PICTOU — Friends of the Northumberland Strait are expanding the reach of their message.
Billboards depicting the reality of Boat Harbour and calling on Premier Stephen McNeil and all Nova Scotia MLAs to keep the promise to close Boat Harbour on Jan. 31, 2020 are greeting motorists in locations throughout Halifax Regional Municipality.
The billboards were launched last week as part of a campaign organized by Friends of the Northumberland Strait and endorsed by Pictou Landing First Nation. The campaign aims to raise public awareness, educate people on the history of Boat Harbour, and show Nova Scotia politicians that there is broad public support to honour the Boat Harbour closure date.
“Pictou Landing First Nation has borne the burden of Boat Harbour alone for over 50 years,” says FONS president, Jill Graham-Scanlan. “But as one of our province’s worst cases of environmental racism, it is a burden that all Nova Scotians need to share.”
The group hopes the billboards’ strong images and words encourage people to learn more.
As part of the campaign, FONS is asking Nova Scotians to take one minute to send a letter supporting the closure of Boat Harbour on schedule to the premier and all Nova Scotia MLAs through their website, friendsofthenorthumberlandstrait.ca. The website also provides information on the history leading to the Boat Harbour Act.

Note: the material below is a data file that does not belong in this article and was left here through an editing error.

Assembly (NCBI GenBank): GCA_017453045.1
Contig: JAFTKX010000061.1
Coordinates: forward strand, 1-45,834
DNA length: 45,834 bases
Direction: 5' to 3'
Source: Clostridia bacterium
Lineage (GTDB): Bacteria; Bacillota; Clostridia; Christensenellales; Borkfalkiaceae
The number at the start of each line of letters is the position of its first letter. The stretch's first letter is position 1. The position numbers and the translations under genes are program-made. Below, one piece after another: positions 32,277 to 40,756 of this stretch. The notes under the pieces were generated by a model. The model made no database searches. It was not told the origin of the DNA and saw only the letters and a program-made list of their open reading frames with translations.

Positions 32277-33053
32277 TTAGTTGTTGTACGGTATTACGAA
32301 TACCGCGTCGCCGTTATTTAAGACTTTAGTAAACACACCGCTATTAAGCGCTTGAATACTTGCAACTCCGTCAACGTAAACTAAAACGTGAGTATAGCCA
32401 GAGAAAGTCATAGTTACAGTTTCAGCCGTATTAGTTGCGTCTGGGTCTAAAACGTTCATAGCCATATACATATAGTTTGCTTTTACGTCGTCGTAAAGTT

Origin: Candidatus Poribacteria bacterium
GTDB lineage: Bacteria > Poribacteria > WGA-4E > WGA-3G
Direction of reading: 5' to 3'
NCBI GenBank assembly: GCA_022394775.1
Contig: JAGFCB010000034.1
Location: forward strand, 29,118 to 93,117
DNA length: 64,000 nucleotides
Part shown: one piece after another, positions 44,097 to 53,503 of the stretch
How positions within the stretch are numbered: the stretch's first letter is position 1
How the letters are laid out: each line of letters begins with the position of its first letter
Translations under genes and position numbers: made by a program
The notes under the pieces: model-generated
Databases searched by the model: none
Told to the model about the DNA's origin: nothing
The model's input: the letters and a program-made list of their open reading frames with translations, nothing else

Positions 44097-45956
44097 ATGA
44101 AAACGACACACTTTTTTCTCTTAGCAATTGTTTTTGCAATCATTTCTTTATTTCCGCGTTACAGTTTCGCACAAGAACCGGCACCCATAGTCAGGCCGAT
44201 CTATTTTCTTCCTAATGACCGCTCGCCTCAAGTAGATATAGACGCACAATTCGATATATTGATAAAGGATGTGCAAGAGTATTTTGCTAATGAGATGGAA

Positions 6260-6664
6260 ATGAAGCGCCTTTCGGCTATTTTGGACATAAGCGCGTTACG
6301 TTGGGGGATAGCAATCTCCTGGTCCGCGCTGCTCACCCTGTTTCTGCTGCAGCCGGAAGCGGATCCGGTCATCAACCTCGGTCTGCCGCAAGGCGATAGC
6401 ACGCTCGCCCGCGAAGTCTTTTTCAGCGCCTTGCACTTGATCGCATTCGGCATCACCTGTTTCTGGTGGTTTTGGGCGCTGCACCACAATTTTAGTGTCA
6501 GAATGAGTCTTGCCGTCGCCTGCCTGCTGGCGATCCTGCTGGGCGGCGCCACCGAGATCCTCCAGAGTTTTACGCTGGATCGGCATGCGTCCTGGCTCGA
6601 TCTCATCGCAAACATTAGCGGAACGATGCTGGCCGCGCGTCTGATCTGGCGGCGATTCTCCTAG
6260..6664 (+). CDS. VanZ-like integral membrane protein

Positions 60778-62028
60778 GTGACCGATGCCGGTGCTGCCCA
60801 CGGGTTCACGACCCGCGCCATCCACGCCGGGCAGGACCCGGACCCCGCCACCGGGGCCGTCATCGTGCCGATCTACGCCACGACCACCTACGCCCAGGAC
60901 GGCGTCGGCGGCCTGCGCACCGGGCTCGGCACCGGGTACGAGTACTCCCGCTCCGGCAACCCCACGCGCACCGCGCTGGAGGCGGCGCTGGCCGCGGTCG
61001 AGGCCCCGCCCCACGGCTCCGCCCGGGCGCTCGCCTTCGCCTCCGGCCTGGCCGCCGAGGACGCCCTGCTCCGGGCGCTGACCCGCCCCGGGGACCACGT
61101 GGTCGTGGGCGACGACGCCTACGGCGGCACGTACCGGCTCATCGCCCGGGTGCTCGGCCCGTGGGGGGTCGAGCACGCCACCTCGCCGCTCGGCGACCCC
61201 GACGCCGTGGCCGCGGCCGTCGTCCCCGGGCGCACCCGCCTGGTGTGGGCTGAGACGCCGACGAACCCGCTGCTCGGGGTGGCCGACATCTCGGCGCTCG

Graham-Scanlan says that more than 1,200 letters have been sent by concerned citizens since the campaign launched two weeks ago. Two new documentaries, Ellen Page’s There’s Something in the Water and CBC’s The Mill, are drawing attention to the impact of Boat Harbour on the Pictou Landing First Nation community. Both films are showing this week at the Atlantic Film Festival.
Honour Boat Harbour Closure lawn signs produced by FONS are also sprouting up throughout Pictou County and beyond. “We are on our third print run,” says Graham-Scanlan. “We’ve had requests from Cape Breton to the South Shore for the signs.”
As the Legislature readies to reconvene, FONS hopes the premier and MLAs take notice of the wide support for closure of Boat Harbour on schedule. “We know pressure from certain sectors of the forest industry is mounting to break the Boat Harbour Act, and that an exaggerated picture of what life without Northern Pulp would be like is being presented,” says Graham-Scanlan. “With government policies to ease the transition, we believe there is a good future for forestry even with Boat Harbour closing on schedule.”
Graham-Scanlan says her group believes that Northern Pulp is responsible for the decisions they have made, which has left the company far from having a viable plan for effluent disposal and being able to meet the Boat Harbour deadline. “Pictou Landing First Nation is not to blame and Premier McNeil is not to blame. Three government parties unanimously agreed to the Boat Harbour Act in 2015. It was the right thing to do then and it is the right thing to do now,” Graham-Scanlan says.
In addition to five billboards focusing on Boat Harbour, two billboards carry a “No Pipe” message, and focus on the importance of fisheries to the Nova Scotia economy. Fishers from Nova Scotia, PEI, New Brunswick and Pictou Landing First Nation depend on a healthy fishery for their livelihoods, and are working together to oppose Northern Pulp’s plan to discharge pulp effluent into the Northumberland Strait.